What is the theme of the story?

What is the theme of the story?

A literary topic is the central concept or underlying meaning explored by a writer in a novel, short tale, or other literary work. A story's theme can be communicated through characters, setting, dialogue, narrative, or a mixture of all of these components. The theme of a story is what makes it unique and interesting.

There are two types of themes: explicit and implicit. An explicit theme is one that is readily apparent from reading the text; an implicit theme is one that hides beneath the surface.

Explicit themes include such topics as love, death, greed, and revenge. Implicit themes include more complex ideas not readily apparent from just reading the text, such as family relationships, social norms, and moral principles. The theme of a story can influence how readers feel about the characters and their situation.

For example, a reader might think that the main character is greedy because he wants something expensive. However, if we know that he has been severely mistreated by others who have also taken from him, this information could help us understand why he wants something so much. Greed is only one aspect of many that make up his personality, so even though he wants something expensive, we might still like him despite his desire.

Another example would be if a story was based on real events.

How to identify the theme of a work of literature?

A theme in literature is a core or underlying notion that might be presented explicitly or indirectly. At least one topic runs through all novels, tales, poems, and other literary works. Through a topic, the writer may communicate human understanding or a worldview. Don't mistake a work's subject with its theme: each Shakespearean play has a subject (such as love or betrayal) but only some of them share a central idea (for example, tragedy or ambition).

Some themes are obvious from reading: beauty is pain, life goes on, and happiness is not forever. Other themes may be more subtle: friendship rules over love, or good triumphs over evil. Still others may be difficult to identify because they involve larger concepts such as humanity or freedom. The themes of literary works can help us understand how people think and feel, and what kinds of problems they face. They also tell us something about society through its influence on the works produced by its members.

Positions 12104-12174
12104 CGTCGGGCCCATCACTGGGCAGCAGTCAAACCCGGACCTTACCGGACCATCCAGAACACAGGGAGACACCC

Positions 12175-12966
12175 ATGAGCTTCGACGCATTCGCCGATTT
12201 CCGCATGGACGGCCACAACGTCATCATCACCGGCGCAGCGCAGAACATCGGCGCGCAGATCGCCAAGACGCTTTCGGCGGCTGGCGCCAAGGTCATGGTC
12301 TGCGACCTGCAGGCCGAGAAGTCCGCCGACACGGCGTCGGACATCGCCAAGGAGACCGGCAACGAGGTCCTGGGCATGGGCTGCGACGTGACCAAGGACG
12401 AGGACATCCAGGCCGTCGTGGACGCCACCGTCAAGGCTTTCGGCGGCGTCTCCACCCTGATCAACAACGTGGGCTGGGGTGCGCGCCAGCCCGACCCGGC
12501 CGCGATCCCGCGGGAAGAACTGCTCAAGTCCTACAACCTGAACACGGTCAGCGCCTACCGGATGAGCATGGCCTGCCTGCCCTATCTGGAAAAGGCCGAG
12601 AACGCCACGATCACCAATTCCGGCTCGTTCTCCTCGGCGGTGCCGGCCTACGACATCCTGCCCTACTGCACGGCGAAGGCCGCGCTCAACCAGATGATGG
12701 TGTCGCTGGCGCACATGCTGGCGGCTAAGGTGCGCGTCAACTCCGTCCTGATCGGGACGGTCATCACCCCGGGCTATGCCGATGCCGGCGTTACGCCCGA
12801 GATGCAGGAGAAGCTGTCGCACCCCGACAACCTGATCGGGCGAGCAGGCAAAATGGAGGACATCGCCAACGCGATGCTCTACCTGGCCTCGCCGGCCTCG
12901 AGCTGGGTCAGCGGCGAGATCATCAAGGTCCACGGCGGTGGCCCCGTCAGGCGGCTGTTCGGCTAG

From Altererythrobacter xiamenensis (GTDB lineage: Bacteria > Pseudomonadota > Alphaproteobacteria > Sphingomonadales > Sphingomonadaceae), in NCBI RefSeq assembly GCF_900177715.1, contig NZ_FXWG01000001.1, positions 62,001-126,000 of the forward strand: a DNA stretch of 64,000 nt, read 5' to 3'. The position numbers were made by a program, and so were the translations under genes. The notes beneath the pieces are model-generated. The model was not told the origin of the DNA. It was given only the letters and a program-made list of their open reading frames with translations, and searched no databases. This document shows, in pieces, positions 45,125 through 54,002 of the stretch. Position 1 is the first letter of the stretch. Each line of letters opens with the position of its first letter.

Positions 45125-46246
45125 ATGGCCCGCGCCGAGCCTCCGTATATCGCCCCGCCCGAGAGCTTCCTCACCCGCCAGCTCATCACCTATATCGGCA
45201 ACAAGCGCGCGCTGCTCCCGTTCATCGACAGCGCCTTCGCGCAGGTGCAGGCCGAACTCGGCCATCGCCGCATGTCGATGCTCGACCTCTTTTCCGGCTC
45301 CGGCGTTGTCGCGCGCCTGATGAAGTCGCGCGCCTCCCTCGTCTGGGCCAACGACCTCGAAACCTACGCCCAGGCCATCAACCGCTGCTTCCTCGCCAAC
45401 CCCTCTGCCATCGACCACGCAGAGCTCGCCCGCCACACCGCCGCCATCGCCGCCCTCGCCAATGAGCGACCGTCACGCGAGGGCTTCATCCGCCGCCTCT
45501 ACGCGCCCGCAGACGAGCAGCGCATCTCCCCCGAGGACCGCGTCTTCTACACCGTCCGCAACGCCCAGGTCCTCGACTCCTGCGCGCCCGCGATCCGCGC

Themes can be explicit or implicit. An explicit theme is one that is stated directly by the author. For example, John Steinbeck's novel Sweet Landings deals with the effects of racism on three friends who meet during World War II. Although none of them realizes it at first, they all have similar backgrounds and expectations about life: an aristocrat will become a doctor; a farmer will marry his sweetheart; and a poor kid from California will become a fisherman.

Which phrase best describes a story’s theme?

The primary notion of a tale or poetry is referred to as the theme of the story or poem. Every tale or poetry communicates a distinct and significant message. It might be about love, war, discrimination, or any other topic. The principal issue addressed in a work of literature is referred to as its theme.

Theme can be described as a general idea or concept that runs through a work of art or literature. This idea can be stated in one sentence: Romeo and Juliet are two young lovers who die because they will not agree to be separated. Their tragic fate serves to show that even though people love each other very much, it can never be allowed to come between them and their families must be kept apart at all costs. This is exactly what makes the theme of the story clear. Literature is full of examples of themes that run through works of many different kinds: wars, revolutions, family conflicts, etc.

A story's theme can also be called its central idea or message. These two terms are used interchangeably by most writers of fiction. They are correct if we are talking about classic stories that have been read and reread over time. But today's writers use these terms quite differently from how they were used by authors centuries ago. So it's best not to get confused when reading about story themes.

About Article Author

Jennifer Campanile

Jennifer Campanile is a freelance writer, editor, and teacher. She has been published in The New York Times, The Nation, and on NPR among other places. She teaches writing at the collegiate level and has been known to spend days in libraries searching for the perfect word.


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